The goals of the Office of Physician-Scientist Development are to:
- Develop a sustainable pipeline for physician-scientists in the School of Medicine
- Coordinate physician-scientist development and community across the School of Medicine
- Provide infrastructure and resources for physician-scientists in the School of Medicine
- Increase the number of MDs and MD/PhDs who pursue, succeed, and are retained in basic, clinical, and translational research
OPSD Scholars Concierge Career Mentorship Program
The OPSD Scholars program is for residents, fellows, and junior faculty physician-scientists who have indicated a desire for additional career mentorship in addition to their clinical and research mentorship. As part of the OPSD Scholars Concierge Mentorship program, you have the opportunity to gain mentorship from a Master Mentor in your desired area of research who will provide a wealth of knowledge to support your early investigative career. OPSD also offers mentor consultation services for Medical Students.
To enroll in the OPSD Scholars Concierge Mentorship program,
Resources for Scholars
OPSD Concept Review
OPSD offers concept reviews only to physician-scientist trainees and junior faculty registered in OPSD Scholars who do not have access to a department-run research development or concept review program. If the scholar is unsure about whether they have access to departmental resources, they should inquire with their OPSD Scholars Coordinator and Master Mentor. Participants must commit to providing a draft specific aims page (pre-vetted by a research mentor) at least one week in advance of the scheduled concept review meeting.
The purpose is to identify weaknesses in the scientific concepts early on that can be fixed via changes in strategies, presentation, new collaborations, or improved use of available resources. This program can be used to vet grants of any size (e.g., K01, K23, R03, R01) and is most useful in the early stages of grant planning, before expending much time writing.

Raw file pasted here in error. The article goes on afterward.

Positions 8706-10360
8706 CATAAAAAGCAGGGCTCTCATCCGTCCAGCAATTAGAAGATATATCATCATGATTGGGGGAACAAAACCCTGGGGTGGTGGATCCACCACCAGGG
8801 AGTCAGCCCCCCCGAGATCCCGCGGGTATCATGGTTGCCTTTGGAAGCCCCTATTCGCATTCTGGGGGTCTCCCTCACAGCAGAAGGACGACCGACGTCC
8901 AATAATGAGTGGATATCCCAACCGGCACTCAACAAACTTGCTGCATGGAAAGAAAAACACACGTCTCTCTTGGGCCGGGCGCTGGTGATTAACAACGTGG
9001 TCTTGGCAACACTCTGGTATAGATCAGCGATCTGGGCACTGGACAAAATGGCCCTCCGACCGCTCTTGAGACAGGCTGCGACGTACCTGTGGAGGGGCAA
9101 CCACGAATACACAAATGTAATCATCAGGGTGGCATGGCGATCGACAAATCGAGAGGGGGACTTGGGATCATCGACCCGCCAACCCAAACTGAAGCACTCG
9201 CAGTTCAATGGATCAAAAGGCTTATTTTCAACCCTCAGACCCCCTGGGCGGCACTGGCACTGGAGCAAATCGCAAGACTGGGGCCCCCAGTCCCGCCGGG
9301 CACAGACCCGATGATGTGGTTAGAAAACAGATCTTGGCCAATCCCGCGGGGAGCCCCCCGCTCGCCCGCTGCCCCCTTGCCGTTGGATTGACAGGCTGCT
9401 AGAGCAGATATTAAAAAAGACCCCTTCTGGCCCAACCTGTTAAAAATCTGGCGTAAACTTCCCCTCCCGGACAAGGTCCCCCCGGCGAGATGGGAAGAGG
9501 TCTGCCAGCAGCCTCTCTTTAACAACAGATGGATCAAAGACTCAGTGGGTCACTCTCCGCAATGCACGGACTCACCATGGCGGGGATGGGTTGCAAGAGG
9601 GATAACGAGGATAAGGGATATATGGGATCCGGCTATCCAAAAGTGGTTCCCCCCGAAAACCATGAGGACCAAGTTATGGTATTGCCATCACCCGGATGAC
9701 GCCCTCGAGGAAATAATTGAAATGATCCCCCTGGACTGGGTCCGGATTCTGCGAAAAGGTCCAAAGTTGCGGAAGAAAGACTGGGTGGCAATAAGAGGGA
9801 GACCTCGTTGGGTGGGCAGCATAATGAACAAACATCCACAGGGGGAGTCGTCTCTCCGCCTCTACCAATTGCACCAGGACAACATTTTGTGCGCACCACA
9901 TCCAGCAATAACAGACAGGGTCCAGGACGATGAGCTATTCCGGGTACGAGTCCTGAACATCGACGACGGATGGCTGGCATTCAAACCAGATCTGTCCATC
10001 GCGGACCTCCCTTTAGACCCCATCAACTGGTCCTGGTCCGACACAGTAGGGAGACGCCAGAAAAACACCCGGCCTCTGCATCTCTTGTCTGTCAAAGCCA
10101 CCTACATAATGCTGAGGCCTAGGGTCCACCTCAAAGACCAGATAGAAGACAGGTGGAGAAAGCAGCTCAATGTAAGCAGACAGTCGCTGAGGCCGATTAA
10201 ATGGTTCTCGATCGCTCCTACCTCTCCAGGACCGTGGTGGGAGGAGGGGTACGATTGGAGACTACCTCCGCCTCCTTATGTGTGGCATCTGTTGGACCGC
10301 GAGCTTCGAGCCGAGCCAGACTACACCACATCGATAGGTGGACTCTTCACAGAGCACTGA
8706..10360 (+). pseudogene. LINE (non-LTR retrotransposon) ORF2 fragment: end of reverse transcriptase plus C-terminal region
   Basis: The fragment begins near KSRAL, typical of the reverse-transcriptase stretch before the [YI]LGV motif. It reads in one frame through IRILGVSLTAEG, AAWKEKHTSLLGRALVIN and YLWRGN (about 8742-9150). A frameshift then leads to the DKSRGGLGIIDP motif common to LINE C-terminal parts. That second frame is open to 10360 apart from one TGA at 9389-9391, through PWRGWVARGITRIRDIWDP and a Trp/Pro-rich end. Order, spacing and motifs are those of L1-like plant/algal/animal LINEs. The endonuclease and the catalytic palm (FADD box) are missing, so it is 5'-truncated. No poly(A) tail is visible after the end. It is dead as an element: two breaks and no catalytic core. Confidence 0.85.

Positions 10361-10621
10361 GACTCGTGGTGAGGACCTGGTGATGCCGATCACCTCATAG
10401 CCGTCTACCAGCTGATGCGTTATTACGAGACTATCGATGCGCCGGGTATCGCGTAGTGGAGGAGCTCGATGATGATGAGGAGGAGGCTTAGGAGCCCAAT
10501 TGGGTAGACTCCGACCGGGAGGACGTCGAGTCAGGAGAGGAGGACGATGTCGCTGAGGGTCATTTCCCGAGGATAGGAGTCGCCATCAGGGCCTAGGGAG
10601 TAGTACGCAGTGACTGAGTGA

What is a “Concept Review”?
Investigators present their proposed scientific grant idea to a small group of established investigators with relevant expertise and participate in an open discussion with their specific aims page as the starting point
Process for Concept Review Set-Up:
- At least 2-3 months before the submission due date, the investigator contacts OPSD with the following information:
- Whether their research is basic, clinical, or translational
- The name and submission date of the award they are applying for
- The title of their proposal
- The name of their mentor(s) and 5-6 investigators from anywhere within Duke University who have expertise relevant to the subject matter: investigators are encouraged to think outside of the box here.
- What days and times the investigator is available for a 90-minute review within the next 3-4 weeks
- The senior basic or clinical faculty lead looks over the suggested SOM reviewers and adds suggestions as needed
- OPSD contacts reviewers to set a date/time for the review session
- Reviewers receive the Specific Aims page of the investigator one week prior to the review session
- The overall format for this 90-minute concept review session is as follows:
- The investigator presents an outline of the grant (including the background, preliminary data, and research plan) via PowerPoint to a small group of Duke investigators whose expertise aligns with the proposed research (3-5 reviewers total)
- Following the presentation, the group provides feedback through an open discussion focused on identifying possible problems and offering suggestions to improve the planned proposal
- The OPSD Scholars Coordinator will complete a concept review outcome form to provide notes and feedback after the review session
For more information on the concept review process, including eligibility and program requirements, please email firstname.lastname@example.org .
Research Careers Ahead! Professional Development Series
The Research Careers Ahead! Professional Development Series aims to inspire students, trainees and junior faculty to embrace a research career. Each session will equip participants with knowledge and skills needed to develop a robust research program as well as provide an opportunity for professional networking with other scientists. Sessions generally occur the 4th Wednesday of each month at 4pm. Complete this survey to affect future programming topics.
Register Here for upcoming seminars.
November 18, 2020, 4-5pm *Please note, due to the holiday, this event will occur on the 3rd Wednesday
Keys to Success as a Physician-Scientist
R. Sanders Williams, MD
Professor & Dean Emeritus, Senior Advisor for Science and Technology
To view prior seminars, please see the links below:
Finding Funding, Onboarding and Research Navigator Services - Sunita Patil, PhD (October 28, 2020)
In this interactive session, Dr. Sunita Patil provides information about the resources and services available to research community, navigation and onboarding services, as well as connect attendees to relevant resources available in the MRH portal. View links and resources covered in this session here.
Grant Writing as Your Vision of a Future - Irina Mokrova, PhD (September 23, 2020)